1. Find a safe place to practice
Assuming your teen has already gotten a drivers permit, the first step in helping them learn to drive is to pick a practice spot. Start off somewhere safe, like an open parking lot or an empty stretch of road with few or no other cars around. Take a lesson with a Reputable Calgary Driving school
One of the most important things you can do for your beginning driver in these initial stages is to remain calm. I know, I know, easier said than done. If you can’t keep your cool in a parking lot, you’re going to be a basket case on the highway.
Practice everything you can in this safe zone– changing gears, accelerating, braking, turning, signaling, and parking. If you have the space, set up a mini-circuit with improvised stop signs. Make sure the driver-in-training has a good grasp of where the car is relative to its surroundings and is paying attention.
The more practice your teenager gets when they learn to drive, the safer they’ll be (and the safer you’ll feel) around other cars.
2. Get ready to hit the open road
At some point, you’ll have to let your new driver experience the open road. If you live in a busy area with blind turns and big streets, find a quieter block to drive around.
Then, you can start easing your teen into longer routes and busier areas, as well as more challenging situations, like driving at night and in the rain. Gauge their developing skill level and pick the route accordingly.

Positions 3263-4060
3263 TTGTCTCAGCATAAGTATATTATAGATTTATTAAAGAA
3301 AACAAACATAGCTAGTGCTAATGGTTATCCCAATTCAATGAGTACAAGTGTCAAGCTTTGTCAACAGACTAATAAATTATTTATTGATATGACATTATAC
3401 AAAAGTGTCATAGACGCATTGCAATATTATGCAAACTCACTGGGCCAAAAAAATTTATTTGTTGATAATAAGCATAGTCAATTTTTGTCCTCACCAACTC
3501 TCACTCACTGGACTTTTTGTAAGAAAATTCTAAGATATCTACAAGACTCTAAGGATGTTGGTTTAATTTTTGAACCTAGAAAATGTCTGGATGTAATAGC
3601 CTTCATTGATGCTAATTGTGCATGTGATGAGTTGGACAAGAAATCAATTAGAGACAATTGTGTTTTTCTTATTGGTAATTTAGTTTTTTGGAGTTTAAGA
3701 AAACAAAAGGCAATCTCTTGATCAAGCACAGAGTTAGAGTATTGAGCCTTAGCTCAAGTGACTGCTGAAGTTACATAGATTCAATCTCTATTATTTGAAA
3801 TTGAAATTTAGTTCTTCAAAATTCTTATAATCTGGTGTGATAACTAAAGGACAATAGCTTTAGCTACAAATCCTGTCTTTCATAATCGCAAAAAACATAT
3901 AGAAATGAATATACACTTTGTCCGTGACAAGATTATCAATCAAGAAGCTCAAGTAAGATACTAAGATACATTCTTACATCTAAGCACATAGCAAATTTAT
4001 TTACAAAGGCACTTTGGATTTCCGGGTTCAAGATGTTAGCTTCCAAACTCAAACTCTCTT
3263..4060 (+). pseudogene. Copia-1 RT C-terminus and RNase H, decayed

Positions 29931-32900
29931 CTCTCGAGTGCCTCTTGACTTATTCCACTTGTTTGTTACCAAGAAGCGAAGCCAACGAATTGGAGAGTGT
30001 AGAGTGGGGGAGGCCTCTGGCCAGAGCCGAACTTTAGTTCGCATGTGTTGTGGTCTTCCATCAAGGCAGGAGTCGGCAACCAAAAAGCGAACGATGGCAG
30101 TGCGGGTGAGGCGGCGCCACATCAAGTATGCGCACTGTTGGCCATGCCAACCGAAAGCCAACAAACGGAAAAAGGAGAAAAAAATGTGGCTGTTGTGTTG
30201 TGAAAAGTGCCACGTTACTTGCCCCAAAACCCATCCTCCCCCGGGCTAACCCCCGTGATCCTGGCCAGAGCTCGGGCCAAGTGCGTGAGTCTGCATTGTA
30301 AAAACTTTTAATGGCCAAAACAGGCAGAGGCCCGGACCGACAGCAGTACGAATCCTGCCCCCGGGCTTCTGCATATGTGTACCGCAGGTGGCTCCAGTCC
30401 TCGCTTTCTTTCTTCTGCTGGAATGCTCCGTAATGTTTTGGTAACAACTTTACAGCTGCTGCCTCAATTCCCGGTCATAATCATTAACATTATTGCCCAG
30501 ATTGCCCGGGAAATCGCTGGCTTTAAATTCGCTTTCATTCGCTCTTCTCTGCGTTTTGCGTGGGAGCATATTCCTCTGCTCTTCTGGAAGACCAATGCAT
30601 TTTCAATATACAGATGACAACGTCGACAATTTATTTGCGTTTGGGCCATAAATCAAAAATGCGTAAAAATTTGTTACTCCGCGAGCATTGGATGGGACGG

Since this is probably the first time they’ll be driving around moving vehicles, traffic signs, and signals, this is where the real test of their abilities will take place. Always have them check the speed limit, keep a safe following distance, use their mirrors, look both ways (twice), and check their own speed.
3. Help them learn to drive on the highway
When you’re confident your kid can drive in traffic, the next step is to tackle the challenges of highway driving.
Take it slow at first. Start with merging into the closest lane and then getting off at the next exit. This is probably going to be the scariest step for both of you, so it’s even more important to keep your cool here.
When they’re ready to change lanes, using the acronym “SMOG” can help them remember the steps they should take: make sure they signal, check their mirrors, and look over their shoulder before they go. (Don’t you love acronyms?).
4. Don’t panic.
Teaching your teen to drive is pretty straightforward, really. Just make sure you’re calm, thorough, and above all, safe. Take it slow, don’t have a heart attack, and everything will be fine. They might drive like maniacs on their Xbox, but that doesn’t mean it’ll translate to the road. Want to learn more ? Call